The remains of a Korean independence fighter will return home from the United States a century after his death, under a project to commemorate the patriot that has inspired a hit 2018 TV series, the veterans ministry said Wednesday.
The ministry is hoping to bring home the remains of Hwang Ki-hwan, who has been laid to rest at Mount Olivet Cemetery in New York, before the centennial anniversary of his death on April 17.
It has been pushing for the return since 2013, but the effort had faced an obstacle: the cemetery’s call for a local court approval due to the absence of his family members.
But the cemetery recently gave the green light “based on the wishes of the South Korean people and overseas Koreans” and the approaching centenary of his death, according to the ministry.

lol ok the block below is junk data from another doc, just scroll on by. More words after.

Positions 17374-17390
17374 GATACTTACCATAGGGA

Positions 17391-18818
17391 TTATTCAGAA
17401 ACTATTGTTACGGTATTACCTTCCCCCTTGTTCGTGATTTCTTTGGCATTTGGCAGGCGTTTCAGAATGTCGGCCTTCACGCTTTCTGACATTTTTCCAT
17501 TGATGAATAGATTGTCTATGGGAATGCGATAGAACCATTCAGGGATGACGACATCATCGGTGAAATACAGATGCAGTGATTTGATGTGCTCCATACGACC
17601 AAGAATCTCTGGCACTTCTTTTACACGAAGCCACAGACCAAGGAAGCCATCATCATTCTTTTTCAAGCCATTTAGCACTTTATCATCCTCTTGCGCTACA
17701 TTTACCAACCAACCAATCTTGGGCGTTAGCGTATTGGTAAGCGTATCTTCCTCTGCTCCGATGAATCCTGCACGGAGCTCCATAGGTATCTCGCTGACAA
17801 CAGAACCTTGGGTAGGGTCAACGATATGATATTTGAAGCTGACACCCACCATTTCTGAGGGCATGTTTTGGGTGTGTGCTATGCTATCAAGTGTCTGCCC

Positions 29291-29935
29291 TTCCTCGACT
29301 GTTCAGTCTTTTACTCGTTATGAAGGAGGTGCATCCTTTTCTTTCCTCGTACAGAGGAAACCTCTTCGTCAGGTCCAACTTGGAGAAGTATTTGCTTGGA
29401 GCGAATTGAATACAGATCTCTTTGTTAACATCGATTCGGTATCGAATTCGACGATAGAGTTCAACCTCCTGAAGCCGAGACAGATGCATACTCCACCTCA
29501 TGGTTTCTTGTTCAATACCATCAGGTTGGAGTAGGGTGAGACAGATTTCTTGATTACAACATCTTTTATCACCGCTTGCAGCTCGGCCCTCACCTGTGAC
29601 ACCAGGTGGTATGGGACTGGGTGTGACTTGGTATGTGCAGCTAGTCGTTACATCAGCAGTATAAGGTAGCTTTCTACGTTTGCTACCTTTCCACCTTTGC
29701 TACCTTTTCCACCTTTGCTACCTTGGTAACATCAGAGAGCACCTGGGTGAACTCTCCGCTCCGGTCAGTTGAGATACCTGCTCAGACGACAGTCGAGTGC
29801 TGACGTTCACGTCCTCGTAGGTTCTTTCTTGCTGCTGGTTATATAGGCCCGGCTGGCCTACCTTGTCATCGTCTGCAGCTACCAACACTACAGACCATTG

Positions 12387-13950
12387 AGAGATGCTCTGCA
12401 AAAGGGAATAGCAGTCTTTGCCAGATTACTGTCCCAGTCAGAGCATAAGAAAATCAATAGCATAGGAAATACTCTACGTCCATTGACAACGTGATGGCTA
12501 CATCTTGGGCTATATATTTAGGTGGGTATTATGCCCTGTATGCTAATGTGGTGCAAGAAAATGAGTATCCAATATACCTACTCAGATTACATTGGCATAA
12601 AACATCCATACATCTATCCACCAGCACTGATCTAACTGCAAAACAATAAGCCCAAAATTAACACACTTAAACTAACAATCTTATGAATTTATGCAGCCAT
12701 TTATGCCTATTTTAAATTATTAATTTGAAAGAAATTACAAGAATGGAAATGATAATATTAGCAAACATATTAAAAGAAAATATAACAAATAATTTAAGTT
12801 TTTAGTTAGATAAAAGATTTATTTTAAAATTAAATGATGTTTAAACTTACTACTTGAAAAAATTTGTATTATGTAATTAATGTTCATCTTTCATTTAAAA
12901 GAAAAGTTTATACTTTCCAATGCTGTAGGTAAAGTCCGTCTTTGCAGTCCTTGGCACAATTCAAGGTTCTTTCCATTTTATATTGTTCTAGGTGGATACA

Hwang’s life got into the spotlight as he became known as the real-life model of a protagonist in the historical drama “Mr. Sunshine.”
He took part in Korea’s independence movement against Japan’s 1910-45 colonial rule and supported Korean representatives to the Paris Peace Conference in 1919 after World War I.
Born in Sunchon, South Pyongan Province, which is now in North Korea, Hwang went to the United States in 1904. During World War I, he volunteered to fight for the U.S. as he was studying in the country.
BY YUN HWAN CHAE [firstname.lastname@example.org]